Trump-Imran interaction at Davos: A good omen for Kashmir conflict
President Donald Trump once again caught India by its throat during Davos annual gala. He rubbed more salt into the bruised Indian ego when he welcomed Prime Minister Imran Khan for their meeting on January 21. Trump startled everybody when he mentioned the word Kashmir, to India’s chagrin, in his opening remarks. He said: “We’re going to be talking about trade and many other things. But trade is going to be of very, very paramount importance. And we’re doing more trade as it turns. And we’re working together on some borders, and we’re talking about Kashmir and the relation to what’s going on with Pakistan and India.
And if we can help, we certainly will be helping. And we’ve been watching that and following it very, very closely”. In a follow up, much to the chagrin of the rightist and self-righteous Indian leadership, the White House even put that clip of Trump’s opening remarks on the official website. Trump-Imran meeting was the third in less than a year amid reports that the US and Afghan Taliban are close to striking a peace deal after over yearlong painstaking peace process. Ahead of talks Trump had said trade and borders were both critical points for discussion, while the premier had said that for him Afghanistan was the top priority. PM also conveyed Islamabad’s concerns over increasing tensions in the Persian Gulf region and the impact any conflict could have on Pakistan.
Irrespective of whether Trump actually does something on Kashmir issue, one good thing has emerged out of the events since August 5 forcible annexation of Kashmir by India; both Trump and Modi have done a big service to Kashmiris; the former by publicly offering support in resolution and the latter by revoking Kashmir’s special status under Article 370 of the Indian constitution. Both have achieved in six months what Pakistan could not in seven decades. Thank you Mr Trump and NarendraModi, say Kashmiri Muslims, for taking the gloss off the “shining secular India” perception and exposing the narrow-ended Hinudtva mindset.
And interestingly, to balance it off, here in Islamabad Chief US diplomat for South Asian affairs, Alice Wells came down hard upon flagship project China Pakistan Economic Corridor (CPEC. Wells emphasised that there is no transparency in the projects and it will increase cash-strapped Pakistan’s debt burden. She also pointed out that companies blacklisted by the World Bank have got contracts under the CPEC. She urged Pakistan to rethink its involvement in it. Wells also questioned the immunity from prosecution for the newly formed CPEC Authority.
Wells stern criticism came just after Pakistan Foreign Minister Shah MahmoodQureshi sought closer engagement and a robust trade and investment relationship between Pakistan and the US during his recent visit to Washington. Qureshi had also sought help from the US to get the country off the Financial Action Task Force’s (FATF) grey list.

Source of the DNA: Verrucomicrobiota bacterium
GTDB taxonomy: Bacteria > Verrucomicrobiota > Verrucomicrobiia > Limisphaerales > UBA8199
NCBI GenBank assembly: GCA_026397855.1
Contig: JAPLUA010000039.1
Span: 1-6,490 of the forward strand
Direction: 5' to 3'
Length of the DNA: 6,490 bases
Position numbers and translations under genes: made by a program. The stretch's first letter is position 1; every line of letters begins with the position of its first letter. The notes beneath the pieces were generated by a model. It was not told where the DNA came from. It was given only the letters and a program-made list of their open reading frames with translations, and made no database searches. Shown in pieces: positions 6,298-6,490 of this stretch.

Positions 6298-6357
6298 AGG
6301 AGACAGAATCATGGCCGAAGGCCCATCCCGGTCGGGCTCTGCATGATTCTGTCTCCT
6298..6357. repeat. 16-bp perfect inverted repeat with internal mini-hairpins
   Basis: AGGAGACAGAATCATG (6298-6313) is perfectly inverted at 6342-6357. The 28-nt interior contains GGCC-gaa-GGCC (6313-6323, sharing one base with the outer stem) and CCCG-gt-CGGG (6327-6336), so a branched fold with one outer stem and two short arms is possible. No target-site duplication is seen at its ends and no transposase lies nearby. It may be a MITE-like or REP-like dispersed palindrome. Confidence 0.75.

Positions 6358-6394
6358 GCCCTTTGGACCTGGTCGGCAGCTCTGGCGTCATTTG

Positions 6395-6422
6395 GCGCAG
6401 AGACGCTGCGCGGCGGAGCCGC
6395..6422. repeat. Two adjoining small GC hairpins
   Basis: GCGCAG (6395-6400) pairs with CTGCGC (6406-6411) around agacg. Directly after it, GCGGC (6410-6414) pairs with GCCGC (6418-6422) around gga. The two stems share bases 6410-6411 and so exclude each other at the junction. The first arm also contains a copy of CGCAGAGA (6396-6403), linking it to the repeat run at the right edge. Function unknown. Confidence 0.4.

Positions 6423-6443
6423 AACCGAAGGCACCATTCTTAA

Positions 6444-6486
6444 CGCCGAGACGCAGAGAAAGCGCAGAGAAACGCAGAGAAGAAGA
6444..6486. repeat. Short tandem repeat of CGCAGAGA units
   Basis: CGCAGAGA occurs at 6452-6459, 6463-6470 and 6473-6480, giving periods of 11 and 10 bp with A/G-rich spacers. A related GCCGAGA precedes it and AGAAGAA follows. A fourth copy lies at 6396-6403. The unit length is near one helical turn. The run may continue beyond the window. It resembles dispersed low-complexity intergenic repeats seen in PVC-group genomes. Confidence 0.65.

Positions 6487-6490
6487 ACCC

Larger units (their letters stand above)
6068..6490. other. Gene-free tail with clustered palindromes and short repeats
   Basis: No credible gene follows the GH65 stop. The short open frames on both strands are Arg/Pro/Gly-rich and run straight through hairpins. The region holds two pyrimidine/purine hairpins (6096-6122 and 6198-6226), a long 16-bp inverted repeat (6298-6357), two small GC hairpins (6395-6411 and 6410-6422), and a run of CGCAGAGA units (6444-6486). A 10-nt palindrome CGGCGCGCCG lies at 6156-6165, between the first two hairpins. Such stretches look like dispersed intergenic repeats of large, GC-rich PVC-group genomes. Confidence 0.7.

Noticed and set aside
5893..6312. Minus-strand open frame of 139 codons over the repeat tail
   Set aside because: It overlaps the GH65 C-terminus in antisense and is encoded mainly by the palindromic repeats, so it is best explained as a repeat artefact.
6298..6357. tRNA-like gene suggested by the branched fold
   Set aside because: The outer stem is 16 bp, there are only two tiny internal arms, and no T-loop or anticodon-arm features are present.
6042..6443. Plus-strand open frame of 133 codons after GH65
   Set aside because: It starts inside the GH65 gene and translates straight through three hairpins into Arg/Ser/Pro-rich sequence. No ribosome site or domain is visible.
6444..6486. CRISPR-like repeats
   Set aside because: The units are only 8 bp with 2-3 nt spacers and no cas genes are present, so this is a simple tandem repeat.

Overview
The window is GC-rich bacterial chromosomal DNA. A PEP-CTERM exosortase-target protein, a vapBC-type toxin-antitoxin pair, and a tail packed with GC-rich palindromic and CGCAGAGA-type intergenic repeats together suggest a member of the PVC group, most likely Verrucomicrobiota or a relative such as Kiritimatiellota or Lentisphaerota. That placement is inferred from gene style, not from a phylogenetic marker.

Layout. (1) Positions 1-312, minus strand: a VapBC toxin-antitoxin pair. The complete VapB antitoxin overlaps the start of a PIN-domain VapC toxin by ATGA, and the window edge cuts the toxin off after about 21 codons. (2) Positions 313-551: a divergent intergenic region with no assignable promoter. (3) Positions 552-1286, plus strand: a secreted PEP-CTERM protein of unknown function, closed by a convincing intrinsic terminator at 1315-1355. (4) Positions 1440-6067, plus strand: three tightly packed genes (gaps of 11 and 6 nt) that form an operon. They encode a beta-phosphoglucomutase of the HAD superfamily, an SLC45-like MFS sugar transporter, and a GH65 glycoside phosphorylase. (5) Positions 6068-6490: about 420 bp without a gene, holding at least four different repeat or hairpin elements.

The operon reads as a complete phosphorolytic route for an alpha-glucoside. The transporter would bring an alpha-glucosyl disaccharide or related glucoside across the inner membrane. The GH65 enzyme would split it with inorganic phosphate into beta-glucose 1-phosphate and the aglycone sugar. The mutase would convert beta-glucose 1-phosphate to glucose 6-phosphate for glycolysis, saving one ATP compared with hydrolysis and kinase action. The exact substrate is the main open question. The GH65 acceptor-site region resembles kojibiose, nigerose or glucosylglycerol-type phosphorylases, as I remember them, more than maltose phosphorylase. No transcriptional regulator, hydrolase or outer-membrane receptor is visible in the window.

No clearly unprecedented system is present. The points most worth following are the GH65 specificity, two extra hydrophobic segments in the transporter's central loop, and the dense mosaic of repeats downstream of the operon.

Foreign Minister Shah MehmoodQureshi said that Trump assured Imran that he would visit Pakistan soon. He termed the third meeting between the two leaders ‘good’ and added they discussed ways to strengthen the bilateral relationship; “important issues” were discussed with Trump and his “entire team”. The meeting also discussed the issue of Kashmir and the US president agreed that “there should be a solution” for the decades-long dispute.
During working level engagement, Alice Wells, met Foreign Secretary SohailMahmood on January 21, where the two sides discussed a range of bi-lateral issues. Wells emphasised that a strong trade and in-vestment relationship was key to advancing the shared vision of the leadership of both countries for a long term, broad-based and enduring partnership. Foreign secretary highlighted the grave human rights and humanitarian situation in IOK, intensified ceasefire violations from the Indian side, belligerent rhetoric of the Indian civil and military figures, and India’s aggressive measures along the Line of Control. He stressed the need for the international community to play its role in the peaceful resolution of the Jammu and Kashmir dispute. The two sides also discussed recent developments regarding the Afghan peace and reconciliation process.
Wells held talks with national leadership on several issues, including Pak-US ties, the Afghan reconciliation process, ongoing tensions in the region and Indian atrocities in occupied Kashmir. She followed up on the foreign minister’s discussions in Washington where he had met US Secretary of State Mike Pompeo, National Security Adviser Robert O’ Brien, and Under Secretary of Defence John Rood. The foreign minister recently concluded a three-day visit to the United States — the third leg of his mission to defuse tensions in the Middle East — after having already visited Tehran and Riyadh as part of Pakistan’s diplomatic efforts to ease tensions in the region.
And in IOK, Peoples Democratic Party (PDP) President Mehbooba Mufti termed the visit of Indian ministers to occupied Kashmir “curated photo” opportunity to show there is normalcy in the region, even though there is “internet shutdown” in the valley. “Normalcy acrobatics in full swing. Kashmir continues to reel under a crippling internet shutdown & political leaders remain detained. There is massive surveillance & heavy troop presence yet curated photo ops continue,” a tweet on Mehbooba Mufti’s Twitter handle reads. Mehbooba’s daughter Iltija Mufti has been operating her mother’s Twitter handle since August 5 when the PDP president was placed under detention in the wake of abrogation of Article 370 provisions.
One is not sure whether Trump really want to help resolve Kashmir issue or he is using it as a carrot until he signs peace deal with Taliban, what Wells said matters a lot, Indo-US nexus will continue to create hurdles in the way of timely completion of CPEC.